"There are a lot of reasons to watch this fight on Saturday night.

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"Rios vs. Chaves looks, at least on paper, to be a potential Fight of the Year contender, and there are compelling arguments to be made for why either man could legitimately walk away with the win."

Both Rios and Chaves are sluggers who never shy away from an exchange. Rios was badly outclassed in his last bout against Manny Pacquiao in November 2013. He showed his trademark chin and toughness but simply couldn't land against the new and improved Pacman, who placed an emphasis on movement.

Chaves won his last outing. He scored a TKO over Juan Alberto Godoy in the third round in February but was stopped in an entertaining and competitive scrap with Keith "One Time" Thurman in July 2013.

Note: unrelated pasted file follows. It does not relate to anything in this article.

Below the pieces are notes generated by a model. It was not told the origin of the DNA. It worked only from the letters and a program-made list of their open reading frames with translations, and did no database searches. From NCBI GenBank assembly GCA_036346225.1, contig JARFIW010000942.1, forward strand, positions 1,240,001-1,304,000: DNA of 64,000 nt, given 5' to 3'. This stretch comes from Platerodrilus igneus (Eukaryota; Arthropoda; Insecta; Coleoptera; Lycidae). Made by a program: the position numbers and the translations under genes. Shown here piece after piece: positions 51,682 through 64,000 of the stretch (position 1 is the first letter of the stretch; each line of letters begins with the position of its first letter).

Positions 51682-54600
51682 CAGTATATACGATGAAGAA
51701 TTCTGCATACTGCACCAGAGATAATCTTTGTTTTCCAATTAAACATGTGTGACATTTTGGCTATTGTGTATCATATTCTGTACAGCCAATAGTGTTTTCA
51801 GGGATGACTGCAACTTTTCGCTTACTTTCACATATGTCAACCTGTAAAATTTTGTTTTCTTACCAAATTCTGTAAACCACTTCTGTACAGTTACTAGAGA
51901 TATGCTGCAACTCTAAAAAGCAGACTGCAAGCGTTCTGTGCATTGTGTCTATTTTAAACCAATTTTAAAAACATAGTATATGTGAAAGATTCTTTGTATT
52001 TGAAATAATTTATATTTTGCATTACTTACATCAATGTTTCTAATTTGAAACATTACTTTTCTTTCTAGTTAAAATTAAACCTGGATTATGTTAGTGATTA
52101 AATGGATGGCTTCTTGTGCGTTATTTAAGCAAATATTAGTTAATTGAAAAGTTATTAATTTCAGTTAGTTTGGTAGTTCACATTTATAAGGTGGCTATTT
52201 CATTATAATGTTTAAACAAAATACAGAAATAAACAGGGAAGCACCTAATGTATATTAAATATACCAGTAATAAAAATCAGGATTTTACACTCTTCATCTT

Based on the two fighters' styles, this should be exciting.

It's also the headliner for a fairly strong HBO broadcast. The card also features the first title defense for WBA junior welterweight champion Jessie Vargas, and WBO light heavyweight champion Sergey Kovalev will face Blake Caparello from the Revel Resort in Atlantic City.

Here's how you can watch the action.

When: Saturday, August 2 at 9:45 p.m. ET

Where: Cosmopolitan of Las Vegas/Revel Resort in Atlantic City


Live Stream: Box Nation (Subscription Required)


LAS VEGAS, NV - MARCH 30:  Brandon Rios stands in the ring during his WBO interim junior welterweight championship bout against Mike Alvarado at the Mandalay Bay Events Center on March 30, 2013 in Las Vegas, Nevada. (Photo by Josh Hedges/Getty Images)
Josh Hedges/Getty Images

There are fights in a boxer's career that painfully display their ceiling in the sport. That bout came for Rios when he faced Pacquiao.